Changing schedules risky without backing research
After months of research, survey and discussion regarding a possible change to the school day schedule, the 21st Century High School Review Team will likely make a recommendation to the School Board on Monday, Feb. 25.
This committee made some solid recommendations to the Board last month on numerous concerns, but any suggestion to even consider overhauling the current schedule is questionable. The committee’s purpose is to help students, and changing to a block schedule would be a drastic solution when less radical options could be explored.
If the committee wants to keep looking at a block schedule, it must consider some important questions: Is the block better for students, does it allow for more instructional time, are there costs involved, and will it make both high schools better?
School districts are in the business of educating their students, and making a drastic change just for the sake of change is unacceptable. “Imposing a scheduling model on a school will not ensure success.” This is what the Northwestern Regional Educational Laboratory (a US Department of Education research alliance) reported in regard to block scheduling. It shows that the schedule is not what makes a school great.
In Grosse Pointe, a large majority of the community is happy with what is happening now. In a survey distributed by the Review Team in October, 96.1 percent of students and 96.4 percent of parents like the current schedule. Any business receiving customer approval ratings similar to these would be ecstatic. Simply put, altering a winning formula could be met with negative consequences.
The logistics of a block schedule may do more than lower the approval rating of students. According to a study conducted by the Pew Research Center, students’ attention spans are rapidly diminishing. Subjecting them to even more time studying the same subject may negatively affect their performance.
Although a block schedule might allow for more teacher-student interaction in a given day than the current schedule, simple math shows students lose valuable class time. Over a two-day span in the current schedule, classes meet for 98 minutes. Most blocks meet 90 minutes or less over two days. This means that in a standard 180-day school year, a student would miss over two weeks of instruction in each class in a block.
Teachers also think the current schedule is effective. The survey reported that 78.8 percent of teachers either agree or strongly agree that the current 49-minute class period allows them adequate time to cover the instructional content of their class.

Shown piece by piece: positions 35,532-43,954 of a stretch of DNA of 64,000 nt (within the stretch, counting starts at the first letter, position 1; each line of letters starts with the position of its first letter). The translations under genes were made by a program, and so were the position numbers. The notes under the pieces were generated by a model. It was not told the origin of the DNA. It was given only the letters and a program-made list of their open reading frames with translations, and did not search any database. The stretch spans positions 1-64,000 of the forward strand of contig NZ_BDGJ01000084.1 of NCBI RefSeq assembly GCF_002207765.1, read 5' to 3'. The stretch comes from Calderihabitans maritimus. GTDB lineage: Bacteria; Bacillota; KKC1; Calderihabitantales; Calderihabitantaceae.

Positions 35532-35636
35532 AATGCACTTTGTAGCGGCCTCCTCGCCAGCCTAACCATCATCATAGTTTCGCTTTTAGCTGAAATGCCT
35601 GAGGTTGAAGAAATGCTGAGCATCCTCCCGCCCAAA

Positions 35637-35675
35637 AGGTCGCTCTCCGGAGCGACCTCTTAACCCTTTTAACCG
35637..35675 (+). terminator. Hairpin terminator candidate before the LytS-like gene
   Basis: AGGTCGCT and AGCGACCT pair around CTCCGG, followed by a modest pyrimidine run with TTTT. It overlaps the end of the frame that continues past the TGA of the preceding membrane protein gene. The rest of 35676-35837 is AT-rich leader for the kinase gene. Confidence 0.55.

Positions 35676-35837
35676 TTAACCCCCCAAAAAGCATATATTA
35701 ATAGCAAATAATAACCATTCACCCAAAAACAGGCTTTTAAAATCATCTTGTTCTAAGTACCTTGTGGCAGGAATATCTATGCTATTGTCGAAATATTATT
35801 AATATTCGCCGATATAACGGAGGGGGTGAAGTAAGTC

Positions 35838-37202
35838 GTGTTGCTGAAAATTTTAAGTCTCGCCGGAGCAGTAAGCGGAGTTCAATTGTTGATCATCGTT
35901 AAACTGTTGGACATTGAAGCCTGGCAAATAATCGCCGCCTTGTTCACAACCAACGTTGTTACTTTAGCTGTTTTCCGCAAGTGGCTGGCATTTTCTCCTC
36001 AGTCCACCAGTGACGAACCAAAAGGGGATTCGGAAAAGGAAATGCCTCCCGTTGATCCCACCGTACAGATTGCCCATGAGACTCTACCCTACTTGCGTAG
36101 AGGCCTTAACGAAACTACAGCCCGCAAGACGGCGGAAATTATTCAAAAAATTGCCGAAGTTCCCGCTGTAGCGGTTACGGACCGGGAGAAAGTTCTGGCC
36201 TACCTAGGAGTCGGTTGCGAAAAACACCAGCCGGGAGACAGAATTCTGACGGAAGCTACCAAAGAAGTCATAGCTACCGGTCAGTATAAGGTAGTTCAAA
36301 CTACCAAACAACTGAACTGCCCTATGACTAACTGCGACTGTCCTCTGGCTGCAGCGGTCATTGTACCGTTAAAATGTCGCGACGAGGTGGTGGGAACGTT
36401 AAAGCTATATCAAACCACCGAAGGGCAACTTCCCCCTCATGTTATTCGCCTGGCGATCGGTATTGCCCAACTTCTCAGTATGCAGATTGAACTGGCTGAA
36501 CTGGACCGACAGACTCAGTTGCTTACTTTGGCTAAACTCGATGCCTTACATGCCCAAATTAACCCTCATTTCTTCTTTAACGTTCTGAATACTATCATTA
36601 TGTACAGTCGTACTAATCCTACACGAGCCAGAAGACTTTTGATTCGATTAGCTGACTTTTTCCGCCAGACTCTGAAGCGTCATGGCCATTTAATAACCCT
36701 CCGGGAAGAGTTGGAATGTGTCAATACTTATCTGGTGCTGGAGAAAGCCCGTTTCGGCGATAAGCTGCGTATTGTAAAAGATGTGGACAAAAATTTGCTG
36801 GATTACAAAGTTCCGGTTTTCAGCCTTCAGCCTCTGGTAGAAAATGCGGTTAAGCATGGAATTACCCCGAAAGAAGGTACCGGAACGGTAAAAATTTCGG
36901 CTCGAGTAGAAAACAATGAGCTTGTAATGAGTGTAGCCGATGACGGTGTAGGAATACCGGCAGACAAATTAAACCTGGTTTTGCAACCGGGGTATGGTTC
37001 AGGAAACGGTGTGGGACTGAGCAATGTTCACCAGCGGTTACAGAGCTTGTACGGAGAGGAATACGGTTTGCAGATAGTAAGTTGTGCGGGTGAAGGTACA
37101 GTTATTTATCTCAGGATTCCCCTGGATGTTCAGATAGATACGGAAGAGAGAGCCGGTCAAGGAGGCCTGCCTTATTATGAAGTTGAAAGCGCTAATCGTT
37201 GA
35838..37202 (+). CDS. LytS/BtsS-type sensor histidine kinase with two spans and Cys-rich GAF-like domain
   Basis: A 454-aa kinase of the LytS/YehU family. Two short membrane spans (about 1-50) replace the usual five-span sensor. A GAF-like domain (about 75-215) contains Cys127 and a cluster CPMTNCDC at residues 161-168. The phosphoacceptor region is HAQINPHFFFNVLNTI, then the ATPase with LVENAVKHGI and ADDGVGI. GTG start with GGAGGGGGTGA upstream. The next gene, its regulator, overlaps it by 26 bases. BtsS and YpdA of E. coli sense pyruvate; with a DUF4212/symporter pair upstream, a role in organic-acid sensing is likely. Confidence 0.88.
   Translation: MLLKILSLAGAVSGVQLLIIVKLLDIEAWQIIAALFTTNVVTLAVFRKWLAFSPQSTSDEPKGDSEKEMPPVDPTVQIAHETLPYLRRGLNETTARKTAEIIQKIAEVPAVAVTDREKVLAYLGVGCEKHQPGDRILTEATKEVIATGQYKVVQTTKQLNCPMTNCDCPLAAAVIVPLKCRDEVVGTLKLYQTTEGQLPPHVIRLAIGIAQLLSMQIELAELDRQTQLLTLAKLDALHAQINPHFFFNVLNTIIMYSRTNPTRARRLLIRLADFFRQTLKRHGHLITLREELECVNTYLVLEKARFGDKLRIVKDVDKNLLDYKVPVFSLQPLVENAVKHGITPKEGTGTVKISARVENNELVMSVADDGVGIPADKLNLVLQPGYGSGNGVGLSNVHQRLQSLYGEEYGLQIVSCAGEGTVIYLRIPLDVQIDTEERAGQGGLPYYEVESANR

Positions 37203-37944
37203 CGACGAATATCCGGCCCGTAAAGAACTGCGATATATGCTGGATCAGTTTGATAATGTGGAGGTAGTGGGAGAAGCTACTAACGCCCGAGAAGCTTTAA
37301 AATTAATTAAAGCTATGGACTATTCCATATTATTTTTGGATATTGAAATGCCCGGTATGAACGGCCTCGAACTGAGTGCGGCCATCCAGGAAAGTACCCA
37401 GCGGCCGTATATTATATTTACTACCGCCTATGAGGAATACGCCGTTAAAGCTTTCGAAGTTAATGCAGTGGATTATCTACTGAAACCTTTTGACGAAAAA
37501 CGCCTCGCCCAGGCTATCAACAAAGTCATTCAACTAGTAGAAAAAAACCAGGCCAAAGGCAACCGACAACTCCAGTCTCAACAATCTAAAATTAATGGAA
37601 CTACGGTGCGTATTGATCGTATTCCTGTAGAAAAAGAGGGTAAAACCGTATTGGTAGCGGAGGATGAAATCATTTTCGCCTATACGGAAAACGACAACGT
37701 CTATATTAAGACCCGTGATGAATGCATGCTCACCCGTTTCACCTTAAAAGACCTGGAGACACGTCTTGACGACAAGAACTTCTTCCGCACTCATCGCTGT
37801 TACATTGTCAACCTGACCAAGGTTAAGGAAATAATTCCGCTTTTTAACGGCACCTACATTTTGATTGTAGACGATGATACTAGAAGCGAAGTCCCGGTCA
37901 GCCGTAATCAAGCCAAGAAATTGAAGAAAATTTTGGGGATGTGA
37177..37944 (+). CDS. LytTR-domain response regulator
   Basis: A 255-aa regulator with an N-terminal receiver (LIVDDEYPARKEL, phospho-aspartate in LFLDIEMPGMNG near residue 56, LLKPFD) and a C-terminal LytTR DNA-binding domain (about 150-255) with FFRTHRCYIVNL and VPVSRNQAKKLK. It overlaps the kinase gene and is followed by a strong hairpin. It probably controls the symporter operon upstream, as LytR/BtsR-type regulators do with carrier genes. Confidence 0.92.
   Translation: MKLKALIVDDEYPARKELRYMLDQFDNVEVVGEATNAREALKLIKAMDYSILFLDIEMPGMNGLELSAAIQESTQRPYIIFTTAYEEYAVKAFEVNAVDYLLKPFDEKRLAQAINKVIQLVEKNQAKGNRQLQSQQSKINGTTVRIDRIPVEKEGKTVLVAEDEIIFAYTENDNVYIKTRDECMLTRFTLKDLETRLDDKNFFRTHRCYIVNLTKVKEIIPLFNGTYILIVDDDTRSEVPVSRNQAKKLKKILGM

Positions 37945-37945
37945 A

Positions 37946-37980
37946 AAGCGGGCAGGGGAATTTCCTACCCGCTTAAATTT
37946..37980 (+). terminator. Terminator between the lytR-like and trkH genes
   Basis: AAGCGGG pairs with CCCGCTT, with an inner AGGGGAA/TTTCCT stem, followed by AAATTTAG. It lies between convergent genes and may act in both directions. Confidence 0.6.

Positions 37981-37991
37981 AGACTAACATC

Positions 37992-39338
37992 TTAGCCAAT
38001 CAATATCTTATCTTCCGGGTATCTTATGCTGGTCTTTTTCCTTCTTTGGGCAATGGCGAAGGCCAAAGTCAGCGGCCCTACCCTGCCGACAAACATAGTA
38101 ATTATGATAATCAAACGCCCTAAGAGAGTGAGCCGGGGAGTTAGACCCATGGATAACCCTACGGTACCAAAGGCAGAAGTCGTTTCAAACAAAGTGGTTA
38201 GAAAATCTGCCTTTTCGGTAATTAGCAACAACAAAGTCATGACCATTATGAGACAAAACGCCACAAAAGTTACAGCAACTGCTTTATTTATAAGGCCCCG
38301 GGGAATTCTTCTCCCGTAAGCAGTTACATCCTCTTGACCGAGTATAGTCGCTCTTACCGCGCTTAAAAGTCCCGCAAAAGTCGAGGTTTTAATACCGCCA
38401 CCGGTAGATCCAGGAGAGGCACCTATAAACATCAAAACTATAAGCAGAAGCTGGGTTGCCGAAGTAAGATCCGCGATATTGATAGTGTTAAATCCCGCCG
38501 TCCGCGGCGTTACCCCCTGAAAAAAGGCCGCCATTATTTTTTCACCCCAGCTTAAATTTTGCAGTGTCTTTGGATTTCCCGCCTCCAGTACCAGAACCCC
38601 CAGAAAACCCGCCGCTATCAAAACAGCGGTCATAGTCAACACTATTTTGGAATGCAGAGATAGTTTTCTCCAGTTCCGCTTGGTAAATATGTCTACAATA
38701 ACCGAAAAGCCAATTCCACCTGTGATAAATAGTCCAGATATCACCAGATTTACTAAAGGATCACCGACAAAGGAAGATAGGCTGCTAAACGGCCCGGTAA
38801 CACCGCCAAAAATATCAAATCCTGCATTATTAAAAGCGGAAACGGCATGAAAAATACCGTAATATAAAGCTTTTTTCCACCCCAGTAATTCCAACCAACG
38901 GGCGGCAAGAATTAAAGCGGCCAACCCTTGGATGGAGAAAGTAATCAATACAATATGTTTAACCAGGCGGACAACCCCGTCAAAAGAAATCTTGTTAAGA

Investigation-based classes, such as science and language, might benefit from a longer class period because they would be able to explore their subjects more deeply through longer labs, readings and discussions. However, classes would only meet every other day, requiring certain recaps to successfully link ideas between lessons.
Another concern with block is in the area of missing school because of illness or field trips. Absences would equate to missing two lessons per class. Even though a seminar would help with make-ups, it would still take almost two weeks to catch up on missing four academic classes in one day.
Let us not forget that money has become one of the biggest issues in this district right now. Next year, the School Board is planning on cutting the pay of all of the staff because of a lack of fund equity due to increased spending. This means the district should obviously be looking to educate students in the most cost-effective ways possible. Although education is the top priority, funding is an unavoidable obstacle.
School Board treasurer Brendan Walsh said block schedule would mandate the hiring of 10 additional teachers. With all the cuts coming down, this seems foolish.
Money will also have to be used to train all the high school staff in this teaching style. Despite employing some of the most creative, effective and intelligent teachers in Michigan, most have never taught in an extended class period schedule.
This committee should be commended for its work, though. There are benefits to block, such as the possibility for less homework on a given day, more electives for students (all will be forced to take seven classes a semester), and built in meeting times during seminar periods. But there is one question that has never been answered: Is there any research that says block is better for students? No one seems to be able to give a straight answer to this, and unless this proof is presented, all talk about moving to block is a waste of time.
As one of the top ranked high schools in the state of Michigan, South does not need an extreme makeover to improve itself. Whether it be the faculty or the facilities, what South has to offer to its students has obviously proven valuable.
Drastically overhauling an established method is not something that the district should consider. If an outdated method is the barrier to further success, then less precarious alternatives should be explored. At this time, changing from the traditional seven period schedule to block is not the solution.